That seems to be the plight of a writer on the Ancient/Classical History forum who asks if 1 B.C. wasn't the start of civilization. [See Barbaracism thread.]
Perhaps you find yourself in a similar same situation in school. An ancient history test is coming up tomorrow and not a word of the teacher has penetrated your memory. What can you do? Of course, you could start by reading or re-reading the materials you were assigned, if you're a speed reader, end of chapter summaries, if available, and reviewing study notes taken by one of your friends with less difficulty in the area of ancient history, but what if that won't work?
I can't guess what's on your curriculum; even less can I divine what will be on your test, but I can point you to possibly helpful material right here on the Ancient/Classical History site. Such tips will not get you an A on their own, but just might help you pass the test. Since your time is very limited, only use these tips as a supplement to any study questions and study tips provided by your instructor:
Find the syllabus you were given at the start of the term. Read it carefully. Note topics that you were supposed to have learned about and what time periods and civilizations were covered.
Are there any study suggestions? Will your test be multiple choice or essay or both? The teacher has probably stressed particular concepts. Were they battles, social status, government forms? Keep an eye out as you read through articles for items related to the focus of your course.
Prehistory and the Start of Civilization
You may need to start somewhat earlier than the material covered on the Ancient/Classical History site -- with the archaeology of prehistory. Kris Hirst and company cover that topic admirably at Archaeology at About.com.
Particularly if you're looking for the beginning of civilizations or agriculture (farming) or cities, you should use the search box on her pages to find what you're looking for.
Use a Timeline
Look at relevant timelines to see what came first, second, third, etc. Knowing the order is important. You probably need to keep some dates in mind if you will be writing essays. While it is hopeless for most of us to remember long lists of dates, you might get partial credit on essay questions for remembering the decade or century or millennium. In ancient history, exact dates are few -- at least before the common era (see below in #4). For multiple choice exams, this may not help.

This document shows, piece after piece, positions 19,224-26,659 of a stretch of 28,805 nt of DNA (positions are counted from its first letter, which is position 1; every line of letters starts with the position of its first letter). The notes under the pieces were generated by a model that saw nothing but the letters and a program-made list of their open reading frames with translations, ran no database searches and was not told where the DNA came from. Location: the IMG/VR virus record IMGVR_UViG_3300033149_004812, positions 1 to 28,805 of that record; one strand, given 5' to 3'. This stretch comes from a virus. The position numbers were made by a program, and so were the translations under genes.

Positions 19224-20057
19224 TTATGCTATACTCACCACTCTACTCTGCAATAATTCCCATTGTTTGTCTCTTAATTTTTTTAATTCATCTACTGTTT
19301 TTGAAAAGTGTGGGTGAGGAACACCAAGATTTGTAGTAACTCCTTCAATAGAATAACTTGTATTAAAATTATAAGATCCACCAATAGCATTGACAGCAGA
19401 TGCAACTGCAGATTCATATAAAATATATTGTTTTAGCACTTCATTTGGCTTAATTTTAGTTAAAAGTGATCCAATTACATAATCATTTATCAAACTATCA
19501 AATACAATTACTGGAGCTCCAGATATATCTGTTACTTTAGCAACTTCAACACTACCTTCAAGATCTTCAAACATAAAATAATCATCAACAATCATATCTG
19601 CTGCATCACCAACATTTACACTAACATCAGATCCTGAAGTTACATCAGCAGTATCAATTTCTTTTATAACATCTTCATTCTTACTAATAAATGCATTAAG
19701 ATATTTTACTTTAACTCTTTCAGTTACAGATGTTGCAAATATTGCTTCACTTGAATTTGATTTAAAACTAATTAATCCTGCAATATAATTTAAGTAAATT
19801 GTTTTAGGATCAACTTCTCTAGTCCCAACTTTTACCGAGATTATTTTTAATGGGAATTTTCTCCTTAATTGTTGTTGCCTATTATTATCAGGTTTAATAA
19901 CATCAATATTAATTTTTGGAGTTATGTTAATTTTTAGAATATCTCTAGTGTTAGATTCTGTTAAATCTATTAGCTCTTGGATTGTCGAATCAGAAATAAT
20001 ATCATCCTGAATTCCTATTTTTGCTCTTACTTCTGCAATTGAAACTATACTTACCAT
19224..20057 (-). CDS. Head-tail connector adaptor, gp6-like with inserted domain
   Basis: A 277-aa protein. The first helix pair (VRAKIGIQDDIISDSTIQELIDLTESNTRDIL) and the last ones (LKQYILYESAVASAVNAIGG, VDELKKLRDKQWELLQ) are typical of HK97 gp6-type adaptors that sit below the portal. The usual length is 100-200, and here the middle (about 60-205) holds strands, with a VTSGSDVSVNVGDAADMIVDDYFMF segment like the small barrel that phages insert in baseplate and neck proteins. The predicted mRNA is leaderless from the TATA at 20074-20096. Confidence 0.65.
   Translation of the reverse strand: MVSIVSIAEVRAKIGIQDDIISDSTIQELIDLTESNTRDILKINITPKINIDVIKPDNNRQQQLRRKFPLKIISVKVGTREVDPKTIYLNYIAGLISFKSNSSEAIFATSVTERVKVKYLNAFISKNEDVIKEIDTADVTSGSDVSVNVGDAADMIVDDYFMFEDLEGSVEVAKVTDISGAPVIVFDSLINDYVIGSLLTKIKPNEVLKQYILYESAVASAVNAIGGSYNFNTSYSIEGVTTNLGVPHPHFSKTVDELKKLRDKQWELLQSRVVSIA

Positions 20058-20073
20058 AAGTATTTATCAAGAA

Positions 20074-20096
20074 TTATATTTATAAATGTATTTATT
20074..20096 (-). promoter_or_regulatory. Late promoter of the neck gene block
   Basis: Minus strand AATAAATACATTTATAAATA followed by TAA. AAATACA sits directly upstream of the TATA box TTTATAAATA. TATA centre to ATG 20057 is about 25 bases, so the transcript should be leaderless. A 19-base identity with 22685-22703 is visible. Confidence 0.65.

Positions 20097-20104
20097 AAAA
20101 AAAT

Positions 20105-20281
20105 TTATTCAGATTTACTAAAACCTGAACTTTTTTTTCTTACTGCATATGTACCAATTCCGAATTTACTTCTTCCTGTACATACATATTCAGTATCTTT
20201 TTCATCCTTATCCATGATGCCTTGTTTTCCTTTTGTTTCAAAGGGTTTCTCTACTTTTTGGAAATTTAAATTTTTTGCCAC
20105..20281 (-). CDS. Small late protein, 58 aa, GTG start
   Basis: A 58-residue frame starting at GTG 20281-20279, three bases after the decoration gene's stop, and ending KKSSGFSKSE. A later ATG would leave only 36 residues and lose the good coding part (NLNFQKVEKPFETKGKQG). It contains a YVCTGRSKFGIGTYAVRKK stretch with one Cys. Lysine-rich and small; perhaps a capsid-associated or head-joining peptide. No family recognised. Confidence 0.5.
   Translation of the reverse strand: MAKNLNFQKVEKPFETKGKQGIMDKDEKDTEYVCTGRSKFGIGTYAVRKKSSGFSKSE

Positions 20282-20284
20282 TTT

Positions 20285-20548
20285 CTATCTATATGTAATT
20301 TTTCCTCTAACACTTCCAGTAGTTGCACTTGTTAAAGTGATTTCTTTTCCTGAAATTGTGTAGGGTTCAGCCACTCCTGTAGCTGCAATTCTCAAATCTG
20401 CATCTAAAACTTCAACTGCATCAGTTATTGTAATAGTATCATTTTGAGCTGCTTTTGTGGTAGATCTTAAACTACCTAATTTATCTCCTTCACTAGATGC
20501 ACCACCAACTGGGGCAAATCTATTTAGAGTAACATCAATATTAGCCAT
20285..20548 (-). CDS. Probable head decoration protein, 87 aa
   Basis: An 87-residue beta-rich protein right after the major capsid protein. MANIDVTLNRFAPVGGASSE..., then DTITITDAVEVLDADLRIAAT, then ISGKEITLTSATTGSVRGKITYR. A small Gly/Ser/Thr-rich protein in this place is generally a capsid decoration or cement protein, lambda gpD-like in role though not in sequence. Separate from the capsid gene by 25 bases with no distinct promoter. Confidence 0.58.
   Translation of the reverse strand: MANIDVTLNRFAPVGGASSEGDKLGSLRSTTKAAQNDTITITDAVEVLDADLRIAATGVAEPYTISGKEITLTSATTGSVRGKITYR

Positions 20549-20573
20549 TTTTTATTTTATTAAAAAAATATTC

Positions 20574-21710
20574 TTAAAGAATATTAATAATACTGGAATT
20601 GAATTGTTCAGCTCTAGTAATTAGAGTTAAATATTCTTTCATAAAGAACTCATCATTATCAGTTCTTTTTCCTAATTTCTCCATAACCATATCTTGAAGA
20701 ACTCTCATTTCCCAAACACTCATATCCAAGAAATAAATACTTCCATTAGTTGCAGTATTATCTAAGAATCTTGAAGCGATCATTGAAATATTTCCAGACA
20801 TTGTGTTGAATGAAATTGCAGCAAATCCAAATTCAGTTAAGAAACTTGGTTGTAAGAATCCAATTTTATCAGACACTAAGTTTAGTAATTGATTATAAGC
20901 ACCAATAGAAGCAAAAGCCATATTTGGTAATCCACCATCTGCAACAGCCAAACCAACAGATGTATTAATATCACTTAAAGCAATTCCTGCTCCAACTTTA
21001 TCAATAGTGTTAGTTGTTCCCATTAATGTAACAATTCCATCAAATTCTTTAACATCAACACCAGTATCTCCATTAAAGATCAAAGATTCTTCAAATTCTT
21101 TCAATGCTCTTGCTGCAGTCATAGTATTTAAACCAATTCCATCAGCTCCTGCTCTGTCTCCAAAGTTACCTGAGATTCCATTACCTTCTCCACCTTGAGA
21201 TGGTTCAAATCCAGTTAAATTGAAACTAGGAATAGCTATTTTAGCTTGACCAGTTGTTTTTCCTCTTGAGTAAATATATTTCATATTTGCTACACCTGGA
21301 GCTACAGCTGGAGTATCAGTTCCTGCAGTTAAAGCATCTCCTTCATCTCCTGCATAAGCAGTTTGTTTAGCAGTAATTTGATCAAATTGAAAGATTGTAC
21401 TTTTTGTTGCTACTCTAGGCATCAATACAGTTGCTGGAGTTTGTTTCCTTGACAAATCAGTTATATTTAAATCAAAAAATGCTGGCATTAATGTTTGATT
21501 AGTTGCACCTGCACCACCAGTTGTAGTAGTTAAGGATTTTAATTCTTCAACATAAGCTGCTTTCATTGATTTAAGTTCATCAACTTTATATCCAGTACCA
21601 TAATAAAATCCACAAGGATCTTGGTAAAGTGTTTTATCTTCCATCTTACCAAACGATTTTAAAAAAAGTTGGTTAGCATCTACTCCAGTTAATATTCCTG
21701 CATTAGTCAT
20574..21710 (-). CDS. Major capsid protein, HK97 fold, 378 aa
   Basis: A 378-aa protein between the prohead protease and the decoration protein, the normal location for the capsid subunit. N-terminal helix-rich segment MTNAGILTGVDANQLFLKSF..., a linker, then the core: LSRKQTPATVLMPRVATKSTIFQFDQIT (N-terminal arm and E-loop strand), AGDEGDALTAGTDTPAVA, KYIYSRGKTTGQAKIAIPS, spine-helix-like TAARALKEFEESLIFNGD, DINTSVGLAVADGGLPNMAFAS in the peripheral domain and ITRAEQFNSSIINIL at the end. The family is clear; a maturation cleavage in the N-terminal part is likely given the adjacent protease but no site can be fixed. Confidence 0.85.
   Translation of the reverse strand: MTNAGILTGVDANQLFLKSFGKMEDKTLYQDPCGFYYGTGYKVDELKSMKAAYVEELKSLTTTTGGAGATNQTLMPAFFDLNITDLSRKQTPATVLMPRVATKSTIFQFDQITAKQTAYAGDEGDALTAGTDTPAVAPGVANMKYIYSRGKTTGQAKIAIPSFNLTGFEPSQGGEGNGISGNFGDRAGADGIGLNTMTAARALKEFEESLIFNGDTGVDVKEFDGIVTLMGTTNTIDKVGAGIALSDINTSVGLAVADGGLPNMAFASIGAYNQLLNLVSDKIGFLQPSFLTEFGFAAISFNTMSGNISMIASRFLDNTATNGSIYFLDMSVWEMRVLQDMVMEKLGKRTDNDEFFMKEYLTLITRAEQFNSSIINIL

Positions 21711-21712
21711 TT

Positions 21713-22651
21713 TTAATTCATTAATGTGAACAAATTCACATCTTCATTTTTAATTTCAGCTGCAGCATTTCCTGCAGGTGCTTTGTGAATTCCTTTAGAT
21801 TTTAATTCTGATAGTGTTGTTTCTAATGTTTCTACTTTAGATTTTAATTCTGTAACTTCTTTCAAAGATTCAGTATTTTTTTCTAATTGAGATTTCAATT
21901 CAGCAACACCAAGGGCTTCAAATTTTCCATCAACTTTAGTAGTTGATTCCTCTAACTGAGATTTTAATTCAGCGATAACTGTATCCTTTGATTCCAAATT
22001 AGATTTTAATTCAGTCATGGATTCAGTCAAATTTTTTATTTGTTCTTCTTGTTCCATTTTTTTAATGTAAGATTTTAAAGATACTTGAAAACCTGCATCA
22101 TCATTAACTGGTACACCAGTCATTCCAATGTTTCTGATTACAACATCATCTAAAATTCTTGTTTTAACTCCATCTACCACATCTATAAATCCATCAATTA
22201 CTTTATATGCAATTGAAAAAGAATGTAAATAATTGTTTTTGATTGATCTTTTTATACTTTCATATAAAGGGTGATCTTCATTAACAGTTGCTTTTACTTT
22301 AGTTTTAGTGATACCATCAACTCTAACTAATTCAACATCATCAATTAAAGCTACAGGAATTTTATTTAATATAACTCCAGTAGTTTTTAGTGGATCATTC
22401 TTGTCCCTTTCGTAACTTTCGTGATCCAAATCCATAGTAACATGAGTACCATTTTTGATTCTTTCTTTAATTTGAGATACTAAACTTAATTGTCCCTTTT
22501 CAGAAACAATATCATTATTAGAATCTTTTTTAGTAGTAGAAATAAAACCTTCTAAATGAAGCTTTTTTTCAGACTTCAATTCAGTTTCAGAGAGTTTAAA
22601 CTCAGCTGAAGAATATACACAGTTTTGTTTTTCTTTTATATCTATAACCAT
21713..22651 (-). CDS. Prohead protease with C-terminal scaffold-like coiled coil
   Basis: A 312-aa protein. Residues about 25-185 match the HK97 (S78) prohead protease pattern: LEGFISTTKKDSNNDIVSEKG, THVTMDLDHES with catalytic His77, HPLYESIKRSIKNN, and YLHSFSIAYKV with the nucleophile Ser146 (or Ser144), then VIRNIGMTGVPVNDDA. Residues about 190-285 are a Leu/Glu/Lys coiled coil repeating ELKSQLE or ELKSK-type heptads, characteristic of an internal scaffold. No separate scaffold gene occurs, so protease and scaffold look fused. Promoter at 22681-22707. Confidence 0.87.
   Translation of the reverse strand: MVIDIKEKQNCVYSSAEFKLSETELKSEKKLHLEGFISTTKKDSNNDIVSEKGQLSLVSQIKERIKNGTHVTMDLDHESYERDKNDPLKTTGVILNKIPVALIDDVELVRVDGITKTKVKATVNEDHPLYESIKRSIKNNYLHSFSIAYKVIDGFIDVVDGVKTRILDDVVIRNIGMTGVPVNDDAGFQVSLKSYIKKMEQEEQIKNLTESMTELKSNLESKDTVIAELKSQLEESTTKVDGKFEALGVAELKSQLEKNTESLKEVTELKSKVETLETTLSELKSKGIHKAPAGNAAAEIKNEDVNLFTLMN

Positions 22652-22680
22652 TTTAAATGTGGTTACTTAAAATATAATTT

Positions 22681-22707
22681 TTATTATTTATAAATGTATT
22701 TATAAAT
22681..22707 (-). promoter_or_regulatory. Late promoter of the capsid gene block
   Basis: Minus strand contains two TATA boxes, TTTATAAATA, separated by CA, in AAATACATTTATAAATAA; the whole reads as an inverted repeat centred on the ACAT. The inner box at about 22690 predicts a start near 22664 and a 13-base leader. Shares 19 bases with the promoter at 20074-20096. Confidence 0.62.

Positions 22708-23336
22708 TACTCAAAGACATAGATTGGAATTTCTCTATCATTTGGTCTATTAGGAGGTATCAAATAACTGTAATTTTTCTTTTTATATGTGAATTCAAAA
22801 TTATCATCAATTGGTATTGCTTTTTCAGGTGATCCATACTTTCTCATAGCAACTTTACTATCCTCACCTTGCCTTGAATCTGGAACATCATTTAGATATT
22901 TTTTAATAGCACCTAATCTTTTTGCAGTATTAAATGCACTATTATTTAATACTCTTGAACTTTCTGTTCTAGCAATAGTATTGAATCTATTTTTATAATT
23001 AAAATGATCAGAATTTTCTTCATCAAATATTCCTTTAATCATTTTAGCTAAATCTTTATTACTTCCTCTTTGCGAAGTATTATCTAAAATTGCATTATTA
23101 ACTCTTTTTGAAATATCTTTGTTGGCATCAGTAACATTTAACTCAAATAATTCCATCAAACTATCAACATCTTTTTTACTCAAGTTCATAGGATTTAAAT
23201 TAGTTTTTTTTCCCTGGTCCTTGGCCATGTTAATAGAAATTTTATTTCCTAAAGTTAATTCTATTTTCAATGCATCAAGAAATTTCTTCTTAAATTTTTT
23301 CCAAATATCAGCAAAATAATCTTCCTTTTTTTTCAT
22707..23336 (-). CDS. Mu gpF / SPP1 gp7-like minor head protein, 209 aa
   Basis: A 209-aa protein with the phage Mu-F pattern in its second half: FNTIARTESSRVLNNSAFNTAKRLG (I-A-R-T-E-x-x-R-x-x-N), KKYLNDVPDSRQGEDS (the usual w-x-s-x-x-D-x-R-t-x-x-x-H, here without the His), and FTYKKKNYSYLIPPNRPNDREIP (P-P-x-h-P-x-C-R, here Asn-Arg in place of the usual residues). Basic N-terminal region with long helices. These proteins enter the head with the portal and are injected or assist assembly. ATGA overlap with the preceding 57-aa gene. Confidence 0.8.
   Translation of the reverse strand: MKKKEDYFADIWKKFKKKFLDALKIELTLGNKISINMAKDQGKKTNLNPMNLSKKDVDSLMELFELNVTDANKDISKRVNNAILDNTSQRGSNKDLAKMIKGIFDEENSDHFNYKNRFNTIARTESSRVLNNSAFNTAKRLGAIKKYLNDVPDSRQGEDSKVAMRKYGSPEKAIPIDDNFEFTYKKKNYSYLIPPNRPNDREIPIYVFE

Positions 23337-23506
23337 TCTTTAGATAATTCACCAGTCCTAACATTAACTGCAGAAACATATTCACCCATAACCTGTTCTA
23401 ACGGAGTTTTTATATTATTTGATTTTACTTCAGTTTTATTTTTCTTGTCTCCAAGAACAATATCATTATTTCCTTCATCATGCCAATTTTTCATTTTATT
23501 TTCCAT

If some of the events seem particularly interesting to you, try extra hard to remember their dates and details so if an essay offers you wiggle room you can write about them with confidence.
A general timeline for Ancient History can be found here: Major Events in Ancient History.
- Click on the hyperlinked items to find out more about the events. Unless you have time, skim the information or read only the first couple of paragraphs.
- Test your knowledge of the events with this quiz.
The timeline begins with the Sumerians in about the 4th millennium B.C. That's 4000 years before the traditional dating of the birth of Christ.
- Print out a copy of the timeline.
If you can't print it out, copy the dates by hand. For some of us, the only way to memorize something is to write it out over and over again. Feel free to write out the chart if time allows and you learn this way, even if a printer is available.
- Use a highlighter to mark events covered in your course.
- Write in events that are not listed.
- If you know your teacher uses a different date, change it on your copy.
How to Read or Write Dates
The birth of Christ or the Common Era is the turning point in dates that can be visualized as a number line. I will assume you know what a number line looks like: there is a zero with positive numbers in one direction and negative ones in the other. For dates B.C., you use a "B.C." instead of the minus sign. You put the "B.C." after the number instead of before. For dates in the positive region, you can use the abbreviation A.D., but it is usually assumed the dates are A.D. Instead of B.C., many use "B.C.E." and instead of A.D., many use "C.E."
Dates in the 3rd millennium B.C., run from 3000-2000;
Dates in the 5th century B.C., run from the beginning of 500 to the end of 401;
Dates in the 4th century B.C., from 400 to the end of 301;
Dates in the 3rd century B.C., from 300 to the end of 201;
Dates in the 2nd century B.C., from 200 to the end of 101;
Dates in the 1st century B.C., from 100 B.C. to the last day in the year 1 B.C.
Dates in the 1st century A.D., from A.D. 1 to the last day of A.D. 100.
Dates in the 2nd century A.D., from A.D. 101 to the end of A.D. 200.
Quick challenge question: What is the first year of the 7th century B.C.?
The Cradle of Civilization
If your ancient history deals mostly with the Mesopotamians and Egyptians, some of the material on this site and some of the material on the Archaeology site may help. You may find answers in the African History and Asian History sites, as well. Here are some very basic pages on this site covering important aspects of the region:
Classical Civilizations: Greece and Rome
If your ancient history course focuses on ancient Greece and Rome, you have a lot more exact dates, battles, and specific individuals to know.
The proverbial they say a picture speaks a thousand words. It may help you to make sense of the periods if you look at the following timelines and picture galleries.
- Roman Era-By-Era Timeline
- Greek Era-By-Era Timeline
- Ancient Rome in Pictures
- Ancient Greece in Pictures
- Timeline of Roman Battles
- Timeline of the Peloponnesian War
- Timeline of the Persian Wars
Once again, since you're running out of time, you can't learn it all, but may be able to:
- get a general picture or
- learn about specifics that interest you and are therefore easy enough to remember.
Good luck and don't forget to check out About.com's Guide to test prep Test Taking Strategies!